That being said, it’s always important to keep an eye on voltage and power limits and slowly increase your graphics card’s core frequency to avoid any crashing and graphical glitches. Too reckless and you will find these graphical problems so always increase your GPU clocks by 10% to start with.
Even if you safely overclock, there’s a likelihood of decreasing your GPUs natural lifespan through increased wear and tear but that’s the only downside of graphics card overclocking. Keep in mind that you’ll likely only receive a 10% – 20% increase even if you overclock efficiently, and some other devices like laptops and tablets may see a bigger boost.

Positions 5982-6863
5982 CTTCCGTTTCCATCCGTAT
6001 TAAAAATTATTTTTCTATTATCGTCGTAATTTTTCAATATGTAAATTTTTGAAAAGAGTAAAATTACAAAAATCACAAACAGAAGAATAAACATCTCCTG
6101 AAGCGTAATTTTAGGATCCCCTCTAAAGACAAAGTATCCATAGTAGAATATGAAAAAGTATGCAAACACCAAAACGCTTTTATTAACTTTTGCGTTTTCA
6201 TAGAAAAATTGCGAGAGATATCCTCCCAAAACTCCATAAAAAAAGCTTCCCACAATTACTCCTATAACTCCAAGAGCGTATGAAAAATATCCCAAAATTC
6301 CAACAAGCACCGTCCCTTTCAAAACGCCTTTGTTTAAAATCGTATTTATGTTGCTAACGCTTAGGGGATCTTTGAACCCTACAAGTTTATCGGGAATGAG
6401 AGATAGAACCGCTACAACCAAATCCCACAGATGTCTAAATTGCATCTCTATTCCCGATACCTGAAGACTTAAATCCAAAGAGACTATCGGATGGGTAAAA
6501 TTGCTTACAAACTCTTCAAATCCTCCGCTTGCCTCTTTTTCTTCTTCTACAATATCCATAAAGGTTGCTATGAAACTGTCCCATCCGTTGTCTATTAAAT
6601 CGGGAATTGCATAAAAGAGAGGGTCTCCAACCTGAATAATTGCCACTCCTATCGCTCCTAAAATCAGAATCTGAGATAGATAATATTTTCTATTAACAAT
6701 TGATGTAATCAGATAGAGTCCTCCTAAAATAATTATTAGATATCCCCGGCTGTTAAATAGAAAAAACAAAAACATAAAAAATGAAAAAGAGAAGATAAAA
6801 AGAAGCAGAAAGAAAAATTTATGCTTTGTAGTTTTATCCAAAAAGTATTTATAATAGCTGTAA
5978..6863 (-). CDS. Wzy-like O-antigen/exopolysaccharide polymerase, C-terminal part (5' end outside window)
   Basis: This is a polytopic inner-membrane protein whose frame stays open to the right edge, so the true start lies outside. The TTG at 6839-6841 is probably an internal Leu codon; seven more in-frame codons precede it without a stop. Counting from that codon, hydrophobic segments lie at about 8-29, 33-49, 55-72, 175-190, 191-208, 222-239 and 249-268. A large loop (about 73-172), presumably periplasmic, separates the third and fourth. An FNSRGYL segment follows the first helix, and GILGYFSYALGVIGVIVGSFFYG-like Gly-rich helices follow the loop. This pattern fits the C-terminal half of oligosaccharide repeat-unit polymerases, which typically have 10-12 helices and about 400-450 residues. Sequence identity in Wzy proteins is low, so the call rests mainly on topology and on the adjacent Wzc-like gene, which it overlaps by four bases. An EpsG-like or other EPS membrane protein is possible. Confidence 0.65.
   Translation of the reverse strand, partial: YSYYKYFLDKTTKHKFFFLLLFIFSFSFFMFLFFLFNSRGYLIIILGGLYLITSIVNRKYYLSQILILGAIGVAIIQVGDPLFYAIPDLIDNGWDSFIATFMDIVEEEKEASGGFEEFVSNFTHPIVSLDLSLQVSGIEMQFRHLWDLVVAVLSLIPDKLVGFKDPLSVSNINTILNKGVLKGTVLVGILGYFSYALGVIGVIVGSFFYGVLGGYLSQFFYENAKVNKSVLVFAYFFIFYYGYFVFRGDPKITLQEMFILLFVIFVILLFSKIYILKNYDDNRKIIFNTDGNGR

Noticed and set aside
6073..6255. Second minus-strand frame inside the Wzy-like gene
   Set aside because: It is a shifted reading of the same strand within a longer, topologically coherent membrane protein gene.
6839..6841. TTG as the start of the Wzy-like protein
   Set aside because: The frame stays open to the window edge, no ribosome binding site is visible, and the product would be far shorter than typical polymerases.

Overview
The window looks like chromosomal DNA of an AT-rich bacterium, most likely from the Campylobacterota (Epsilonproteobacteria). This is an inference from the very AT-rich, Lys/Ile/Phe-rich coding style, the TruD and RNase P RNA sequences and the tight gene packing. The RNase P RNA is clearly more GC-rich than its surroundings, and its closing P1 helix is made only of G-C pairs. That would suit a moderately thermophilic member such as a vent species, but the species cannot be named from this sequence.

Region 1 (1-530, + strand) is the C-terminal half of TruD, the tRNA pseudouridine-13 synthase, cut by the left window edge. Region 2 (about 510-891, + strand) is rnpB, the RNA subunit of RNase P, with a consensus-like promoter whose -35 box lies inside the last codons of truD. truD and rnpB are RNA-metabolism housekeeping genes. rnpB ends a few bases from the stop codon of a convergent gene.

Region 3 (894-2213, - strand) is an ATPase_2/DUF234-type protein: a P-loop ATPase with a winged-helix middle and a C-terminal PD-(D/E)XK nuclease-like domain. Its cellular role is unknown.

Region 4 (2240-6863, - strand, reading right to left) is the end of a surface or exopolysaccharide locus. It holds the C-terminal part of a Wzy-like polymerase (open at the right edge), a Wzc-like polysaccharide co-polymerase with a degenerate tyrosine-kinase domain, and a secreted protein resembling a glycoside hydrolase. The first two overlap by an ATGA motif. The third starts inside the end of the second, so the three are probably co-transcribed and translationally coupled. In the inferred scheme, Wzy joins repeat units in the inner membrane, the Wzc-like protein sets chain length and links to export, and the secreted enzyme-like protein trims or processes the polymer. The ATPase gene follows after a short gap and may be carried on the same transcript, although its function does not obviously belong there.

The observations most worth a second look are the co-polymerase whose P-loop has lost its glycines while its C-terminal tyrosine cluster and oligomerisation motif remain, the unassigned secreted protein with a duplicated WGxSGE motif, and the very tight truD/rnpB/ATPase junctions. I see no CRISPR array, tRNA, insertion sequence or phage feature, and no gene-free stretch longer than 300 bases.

Frequently Asked Questions
We often receive some questions again and again when it comes to overclocking your graphics card, so we’ve compiled all the common frequently asked questions together and answered them right here.
You may have been thinking of these questions as you were browsing through our article, so don’t hesitate to peruse and see if your answer lies below.
Is it OK to overclock your GPU?
Yeah, overclocking your GPU is okay to do! There’re no illegal implications to overclocking your graphics card and there are measures in place to ensure that your GPU and motherboard don’t fry themselves in your PC case.
You can even overclock your graphics card if you have a laptop or a tablet, although it’s most often done with PC rigs.
Does overclocking GPU increase FPS?